Argentine imports have increased despite restrictions and controls


Reports have shown that despite tight controls and restrictions, Argentine import industry has risen sharply over the last decade, but exports have also risen.

A lack of access to international financing since the late 2001 massive debt default and the loss of monetary reserves, led Cristina Fernández de Kirchner’s government to adopt measures designed to maintain a favourable balance of trade.

So far, the government has managed to maintain a positive trade balance by restricting imports and the sale of dollars.

Argentina’s trade surplus reached US$5 billion in the first half of the year, according to Argentina’s Chamber of Commerce. But this was 26 percent below the level reached in the first half of 2012.

For some importers, the alternative accepted by the authorities is to compensate imports with exports. That is how growing agreements between producers were reached to, for example, export wine in exchange for importing motorcycle parts.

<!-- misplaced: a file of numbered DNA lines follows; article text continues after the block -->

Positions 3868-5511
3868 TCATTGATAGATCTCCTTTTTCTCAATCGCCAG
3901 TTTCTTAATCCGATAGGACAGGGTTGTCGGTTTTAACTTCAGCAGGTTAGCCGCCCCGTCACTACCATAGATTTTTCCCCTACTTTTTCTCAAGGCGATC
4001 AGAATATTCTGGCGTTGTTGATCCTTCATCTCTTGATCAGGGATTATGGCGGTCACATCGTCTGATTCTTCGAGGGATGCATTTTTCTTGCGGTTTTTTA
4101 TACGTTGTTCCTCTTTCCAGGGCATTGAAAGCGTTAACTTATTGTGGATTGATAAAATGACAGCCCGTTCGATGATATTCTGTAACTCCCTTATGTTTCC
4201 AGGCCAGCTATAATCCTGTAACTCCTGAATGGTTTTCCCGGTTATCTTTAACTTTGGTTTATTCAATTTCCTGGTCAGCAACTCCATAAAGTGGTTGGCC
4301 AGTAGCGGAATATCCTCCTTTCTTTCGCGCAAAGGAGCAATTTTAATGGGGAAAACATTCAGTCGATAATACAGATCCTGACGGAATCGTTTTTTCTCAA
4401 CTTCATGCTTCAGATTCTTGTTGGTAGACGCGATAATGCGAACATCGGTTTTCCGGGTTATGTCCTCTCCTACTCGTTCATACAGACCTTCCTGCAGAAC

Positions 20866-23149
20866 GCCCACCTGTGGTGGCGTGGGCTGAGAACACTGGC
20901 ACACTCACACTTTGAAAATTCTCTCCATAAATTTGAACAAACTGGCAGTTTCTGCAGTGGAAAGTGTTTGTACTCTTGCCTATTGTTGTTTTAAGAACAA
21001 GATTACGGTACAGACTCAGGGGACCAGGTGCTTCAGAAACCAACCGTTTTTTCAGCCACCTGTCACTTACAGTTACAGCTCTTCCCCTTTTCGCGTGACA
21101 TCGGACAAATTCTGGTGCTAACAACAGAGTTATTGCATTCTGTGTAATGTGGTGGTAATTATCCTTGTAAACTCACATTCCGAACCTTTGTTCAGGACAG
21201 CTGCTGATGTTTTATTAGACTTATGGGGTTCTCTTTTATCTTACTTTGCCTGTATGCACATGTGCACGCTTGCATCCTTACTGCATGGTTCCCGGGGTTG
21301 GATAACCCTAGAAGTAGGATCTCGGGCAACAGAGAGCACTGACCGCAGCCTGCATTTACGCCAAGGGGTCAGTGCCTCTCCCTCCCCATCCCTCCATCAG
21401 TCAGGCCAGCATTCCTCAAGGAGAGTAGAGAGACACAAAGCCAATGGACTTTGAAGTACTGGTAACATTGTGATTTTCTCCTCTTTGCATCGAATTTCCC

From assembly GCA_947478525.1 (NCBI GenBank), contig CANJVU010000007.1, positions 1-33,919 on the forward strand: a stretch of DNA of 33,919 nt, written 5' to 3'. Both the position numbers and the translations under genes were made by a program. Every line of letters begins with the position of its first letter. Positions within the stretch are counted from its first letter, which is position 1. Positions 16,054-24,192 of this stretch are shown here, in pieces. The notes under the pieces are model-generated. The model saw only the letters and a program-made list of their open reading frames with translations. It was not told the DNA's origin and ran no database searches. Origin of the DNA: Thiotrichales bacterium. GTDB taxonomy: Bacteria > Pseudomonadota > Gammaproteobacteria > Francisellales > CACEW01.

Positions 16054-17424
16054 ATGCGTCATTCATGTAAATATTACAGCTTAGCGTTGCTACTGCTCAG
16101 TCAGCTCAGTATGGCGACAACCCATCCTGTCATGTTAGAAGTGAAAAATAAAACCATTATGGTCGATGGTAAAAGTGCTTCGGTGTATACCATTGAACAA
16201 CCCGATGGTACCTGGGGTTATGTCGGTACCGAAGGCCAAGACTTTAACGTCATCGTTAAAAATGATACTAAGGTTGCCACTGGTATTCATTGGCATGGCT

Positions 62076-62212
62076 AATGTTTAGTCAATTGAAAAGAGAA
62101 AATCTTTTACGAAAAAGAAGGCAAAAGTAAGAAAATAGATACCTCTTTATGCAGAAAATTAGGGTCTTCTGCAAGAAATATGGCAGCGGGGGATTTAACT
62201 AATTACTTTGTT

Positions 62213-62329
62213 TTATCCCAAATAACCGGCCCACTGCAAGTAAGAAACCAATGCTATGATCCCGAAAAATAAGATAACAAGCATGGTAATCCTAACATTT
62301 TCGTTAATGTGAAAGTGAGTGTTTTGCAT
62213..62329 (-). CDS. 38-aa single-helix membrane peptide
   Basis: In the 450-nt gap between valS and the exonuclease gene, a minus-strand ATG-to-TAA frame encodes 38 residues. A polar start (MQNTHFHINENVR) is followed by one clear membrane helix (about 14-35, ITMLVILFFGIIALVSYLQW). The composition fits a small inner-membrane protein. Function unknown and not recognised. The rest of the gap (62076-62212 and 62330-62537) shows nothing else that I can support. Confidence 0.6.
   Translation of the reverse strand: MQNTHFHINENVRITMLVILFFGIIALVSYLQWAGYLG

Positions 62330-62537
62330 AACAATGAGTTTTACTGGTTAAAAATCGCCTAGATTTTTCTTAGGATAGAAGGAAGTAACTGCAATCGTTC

However, Argentina’s efforts to maintain the balance between exports and imports have drawn complaints from the European Union.

On September 2, the European Commission (the EU executive) issued a report putting Argentina in first place among emerging economies in terms of protectionist policies.

Protests have also come from the United States and from Argentina’s partners in the Mercosur trade bloc, especially Uruguay and Brazil.

Argentina has responded to such complaints with similar protests against barriers to its sales of beef and lemons to the United States and hurdles to its biodiesel exports to the EU.

Argentina’s exports have risen sharply over the last decade, as have imports, despite the regulations. Imports increased from US$13.8 billion in 2003 to US$68.5 billion in 2012.




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